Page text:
Whether you’re looking to grow your business or are the average social media user catching up on cute baby/puppy pics and posting funny memes, the social media overwhelm factor is loud and proud and REAL. So many people to keep up with, so much news being thrown at us…it’s almost too much to handle if you’re the type of person who likes to savor the moment. It’s not just that social media is a distraction – it’s that it makes us question how true our truths really are.
Just like a baby slowly learns that crying isn’t just a mode of calling for help but a surefire way to steal mom’s focus, social media can suck you in and make you feel as if every update, every post, every link and every Boost is a make-or-break scenario. While I’m all about the power of a double-tap, it’s vital we learn to stay SANE on our smartphones.
Here are a few solid social media tips + strategies to follow (ha, no pun intended) so you can have your life and post it, too:
-Question news sources. Many times we’ll see a headline, gasp, and share so someone else can share in our rage/elation. But how often do you look at the URL where it came from? Is this source credible? Is it from a viable news outlet, like the New York Times or CNN, or is it from a site called something like icantbelieveitsnotbetter.com ?? It’s called “click bait” for a reason: its main point is to lure you in so you will click and BITE.
Since we can usually see the source in the link preview, look into THAT first – then decide whether you’ll click the bait. If it’s real news, there’s a good chance it’s being reported on a more credible news site where you can find real reporting – if it’s not, then it’s not worth reading anyway (no matter HOW much it’s playing to your emotions).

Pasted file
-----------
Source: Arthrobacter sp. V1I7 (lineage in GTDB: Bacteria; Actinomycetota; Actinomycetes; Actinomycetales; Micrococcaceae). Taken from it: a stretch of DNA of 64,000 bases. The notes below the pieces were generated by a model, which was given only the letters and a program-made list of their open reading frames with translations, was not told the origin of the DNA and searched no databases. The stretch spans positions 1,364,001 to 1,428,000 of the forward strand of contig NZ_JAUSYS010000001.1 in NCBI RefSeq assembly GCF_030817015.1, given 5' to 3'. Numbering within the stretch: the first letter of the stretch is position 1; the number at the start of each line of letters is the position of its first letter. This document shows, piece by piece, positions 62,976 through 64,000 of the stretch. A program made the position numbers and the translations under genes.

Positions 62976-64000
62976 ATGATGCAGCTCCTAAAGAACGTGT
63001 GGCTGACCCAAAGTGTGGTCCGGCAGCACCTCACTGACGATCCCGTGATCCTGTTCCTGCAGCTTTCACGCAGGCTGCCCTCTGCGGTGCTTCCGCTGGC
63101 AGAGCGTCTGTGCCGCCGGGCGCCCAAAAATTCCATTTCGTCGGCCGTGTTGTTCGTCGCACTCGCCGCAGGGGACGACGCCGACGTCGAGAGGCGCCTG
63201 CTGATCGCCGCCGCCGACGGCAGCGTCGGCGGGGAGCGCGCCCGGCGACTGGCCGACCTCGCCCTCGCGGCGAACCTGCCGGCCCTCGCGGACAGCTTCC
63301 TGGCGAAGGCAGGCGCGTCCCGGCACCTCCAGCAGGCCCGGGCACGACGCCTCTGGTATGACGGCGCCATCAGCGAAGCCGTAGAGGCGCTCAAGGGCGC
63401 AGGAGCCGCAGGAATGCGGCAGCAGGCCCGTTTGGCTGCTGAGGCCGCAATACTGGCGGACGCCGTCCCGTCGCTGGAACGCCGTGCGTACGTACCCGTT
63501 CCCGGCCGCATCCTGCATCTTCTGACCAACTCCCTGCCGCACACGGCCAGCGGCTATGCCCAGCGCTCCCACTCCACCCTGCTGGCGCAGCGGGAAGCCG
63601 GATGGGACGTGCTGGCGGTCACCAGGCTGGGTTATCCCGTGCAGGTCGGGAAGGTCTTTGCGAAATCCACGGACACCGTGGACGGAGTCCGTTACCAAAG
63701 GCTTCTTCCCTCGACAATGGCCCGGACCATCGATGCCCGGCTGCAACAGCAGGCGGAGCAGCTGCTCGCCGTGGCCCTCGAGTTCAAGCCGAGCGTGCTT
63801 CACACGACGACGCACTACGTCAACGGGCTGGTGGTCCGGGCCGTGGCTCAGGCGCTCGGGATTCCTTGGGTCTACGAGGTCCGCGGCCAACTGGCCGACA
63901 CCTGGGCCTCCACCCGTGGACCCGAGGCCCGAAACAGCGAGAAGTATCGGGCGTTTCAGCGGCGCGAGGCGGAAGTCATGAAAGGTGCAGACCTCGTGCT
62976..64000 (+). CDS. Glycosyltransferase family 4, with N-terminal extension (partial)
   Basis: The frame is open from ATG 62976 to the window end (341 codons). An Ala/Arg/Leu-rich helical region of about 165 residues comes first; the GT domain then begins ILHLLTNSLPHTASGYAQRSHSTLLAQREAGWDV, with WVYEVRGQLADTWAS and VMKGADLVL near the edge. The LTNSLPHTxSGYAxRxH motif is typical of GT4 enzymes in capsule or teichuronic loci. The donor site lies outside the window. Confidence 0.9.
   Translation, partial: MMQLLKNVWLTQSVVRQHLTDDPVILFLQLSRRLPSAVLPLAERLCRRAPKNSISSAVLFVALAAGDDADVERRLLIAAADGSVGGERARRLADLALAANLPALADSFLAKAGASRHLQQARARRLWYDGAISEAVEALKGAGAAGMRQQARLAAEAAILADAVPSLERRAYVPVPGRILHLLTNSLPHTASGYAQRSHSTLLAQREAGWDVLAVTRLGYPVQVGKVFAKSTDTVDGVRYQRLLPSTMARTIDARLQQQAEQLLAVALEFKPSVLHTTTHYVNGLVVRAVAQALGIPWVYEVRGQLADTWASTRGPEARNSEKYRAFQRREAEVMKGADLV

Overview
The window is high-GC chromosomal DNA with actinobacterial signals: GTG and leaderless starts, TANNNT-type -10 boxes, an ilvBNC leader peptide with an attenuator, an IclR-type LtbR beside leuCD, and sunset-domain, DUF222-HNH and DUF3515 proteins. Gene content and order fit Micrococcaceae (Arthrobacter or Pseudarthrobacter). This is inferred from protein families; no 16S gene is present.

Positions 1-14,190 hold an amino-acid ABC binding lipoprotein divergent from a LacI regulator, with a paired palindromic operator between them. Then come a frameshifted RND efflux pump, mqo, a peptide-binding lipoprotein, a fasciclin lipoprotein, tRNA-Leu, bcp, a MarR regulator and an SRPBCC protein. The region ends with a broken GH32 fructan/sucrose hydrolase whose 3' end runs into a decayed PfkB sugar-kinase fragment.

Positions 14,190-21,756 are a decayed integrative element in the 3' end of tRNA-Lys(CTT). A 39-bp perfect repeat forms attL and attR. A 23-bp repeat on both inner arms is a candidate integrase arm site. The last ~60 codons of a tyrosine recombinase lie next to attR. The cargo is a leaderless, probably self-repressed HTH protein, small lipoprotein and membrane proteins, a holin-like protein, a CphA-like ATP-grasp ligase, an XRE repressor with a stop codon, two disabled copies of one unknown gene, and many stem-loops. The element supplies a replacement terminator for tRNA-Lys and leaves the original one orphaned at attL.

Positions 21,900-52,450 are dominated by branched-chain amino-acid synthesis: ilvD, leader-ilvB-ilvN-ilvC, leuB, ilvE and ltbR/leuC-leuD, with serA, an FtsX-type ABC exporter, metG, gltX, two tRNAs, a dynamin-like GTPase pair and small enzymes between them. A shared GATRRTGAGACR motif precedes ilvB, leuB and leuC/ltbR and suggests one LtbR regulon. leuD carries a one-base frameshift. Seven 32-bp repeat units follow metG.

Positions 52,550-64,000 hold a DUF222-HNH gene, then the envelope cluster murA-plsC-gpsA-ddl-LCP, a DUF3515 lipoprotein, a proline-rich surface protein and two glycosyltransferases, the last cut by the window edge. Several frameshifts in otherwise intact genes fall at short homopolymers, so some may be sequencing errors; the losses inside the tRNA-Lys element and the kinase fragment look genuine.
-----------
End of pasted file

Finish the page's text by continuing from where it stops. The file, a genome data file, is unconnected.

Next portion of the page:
-Practice COMO – the Celebration of Missing Out. Feeling envy bubble up when you see someone else doing something you with YOU could do or have, too? True jealousy, by definition, is a reaction to the threat of LOSING something you have. Envy, however, arises when you find yourself LACKING something someone else has. (*If you’re unsure which is which,here’s a primer on distinguishing the two.)
If you find yourself being envious of someone else on social media, ask yourself what about that thing resonates the most. What is it you want? And then CELEBRATE it for the other person. When you choose to celebrate what you want, even when someone ELSE has it, the universe takes a little mental note that you know that opportunity isn’t a limited resource. If you see scarcity, you get scarcity. Only those who recognize that there’s space out there for them can actually FILL it. Plus, in the words ofCall Your GirlfriendhostsAnn and Aminatou’s Shine Theory, I don’t shine if you don’t shine.